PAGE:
O’Dell said she has greatly struggled with her transition back to the U.S.

“It has been one of the most difficult transitions of my life,” O’Dell said. “Being uprooted from the most incredible experience of my life was nothing short of traumatic. What made it more difficult was coming back and not having any community—straight to quarantine. It really hit like a depression.”

She said that writing and reconnecting with family and teammates has helped her cope with the disappointment she feels.

“Every day I’m learning to let go a little more, but no part of this experience is easy for anyone,” O’Dell said. “Words could never do this experience enough justice.”

Even through the uncertainty of international travel, Bosley said she is confident in the future of Bellarmine’s study abroad program.

“These are likely students who will shift and adapt to the changing circumstances,” Bosley said. “Ultimately, that is what learning abroad is all about—frame shifting, code shifting, developing tolerance for ambiguity, for the unpredictable, the seemingly impossible—in short, developing grit.”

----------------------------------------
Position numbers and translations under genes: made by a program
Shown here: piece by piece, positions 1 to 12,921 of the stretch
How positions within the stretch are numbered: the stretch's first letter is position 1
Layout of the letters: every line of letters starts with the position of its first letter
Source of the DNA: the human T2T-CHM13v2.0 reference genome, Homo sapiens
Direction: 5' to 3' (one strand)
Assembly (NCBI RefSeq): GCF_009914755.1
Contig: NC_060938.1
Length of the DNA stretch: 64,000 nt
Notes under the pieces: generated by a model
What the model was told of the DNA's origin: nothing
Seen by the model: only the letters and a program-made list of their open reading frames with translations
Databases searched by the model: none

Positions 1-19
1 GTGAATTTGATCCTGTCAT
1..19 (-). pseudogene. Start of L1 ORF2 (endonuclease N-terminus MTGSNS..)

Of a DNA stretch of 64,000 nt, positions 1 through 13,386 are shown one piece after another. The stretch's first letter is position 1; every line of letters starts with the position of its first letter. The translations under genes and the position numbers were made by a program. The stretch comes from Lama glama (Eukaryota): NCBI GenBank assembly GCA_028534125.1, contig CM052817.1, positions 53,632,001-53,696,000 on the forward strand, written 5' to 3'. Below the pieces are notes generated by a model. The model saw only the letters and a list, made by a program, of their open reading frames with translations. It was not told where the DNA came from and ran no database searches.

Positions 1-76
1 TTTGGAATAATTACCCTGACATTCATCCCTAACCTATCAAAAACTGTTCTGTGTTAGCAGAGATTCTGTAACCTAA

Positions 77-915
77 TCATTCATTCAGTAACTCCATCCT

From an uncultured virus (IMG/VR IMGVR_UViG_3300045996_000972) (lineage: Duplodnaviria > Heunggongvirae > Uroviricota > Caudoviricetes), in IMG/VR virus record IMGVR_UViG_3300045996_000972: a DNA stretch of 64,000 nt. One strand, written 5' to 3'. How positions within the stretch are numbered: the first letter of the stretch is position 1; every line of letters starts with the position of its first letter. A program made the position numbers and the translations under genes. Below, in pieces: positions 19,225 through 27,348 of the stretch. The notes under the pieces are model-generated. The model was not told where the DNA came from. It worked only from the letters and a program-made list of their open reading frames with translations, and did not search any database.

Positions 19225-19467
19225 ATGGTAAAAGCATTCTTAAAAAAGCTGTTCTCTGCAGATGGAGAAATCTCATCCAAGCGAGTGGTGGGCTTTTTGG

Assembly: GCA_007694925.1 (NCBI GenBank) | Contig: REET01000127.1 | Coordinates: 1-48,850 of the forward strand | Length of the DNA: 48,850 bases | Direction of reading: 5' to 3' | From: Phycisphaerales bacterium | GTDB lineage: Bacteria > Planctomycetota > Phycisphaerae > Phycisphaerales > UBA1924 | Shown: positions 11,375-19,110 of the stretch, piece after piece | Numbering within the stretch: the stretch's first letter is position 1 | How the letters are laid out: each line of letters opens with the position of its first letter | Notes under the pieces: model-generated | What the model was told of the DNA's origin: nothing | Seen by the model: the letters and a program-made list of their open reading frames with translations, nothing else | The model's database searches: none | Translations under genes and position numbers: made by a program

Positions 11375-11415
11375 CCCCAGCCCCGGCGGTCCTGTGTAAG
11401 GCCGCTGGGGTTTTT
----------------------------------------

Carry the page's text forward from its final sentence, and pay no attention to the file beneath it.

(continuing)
“I am sure the destinations for students may shift for a while, until we are all back on stable ground. And we will likely have to change how we plan, deliver and execute our international experiences in the future, just like we will have to live our daily lives differently from this day forward in a post-Corona world.”

Redmon said even though his time was cut short, his experience was more than he could have asked for and he is glad he had the opportunity.

O’Dell and Rister both echoed this sentiment, and said they had amazing experiences studying abroad.

“Bellarmine students, faculty and staff got through this spring semester crisis with great efforts of collaboration from colleagues around this entire campus working as a team,” Bosley said. “That is and has always been the Bellarmine way.”

Check out O’Dell’s blog to hear more of her thoughts on study abroad and COVID-19: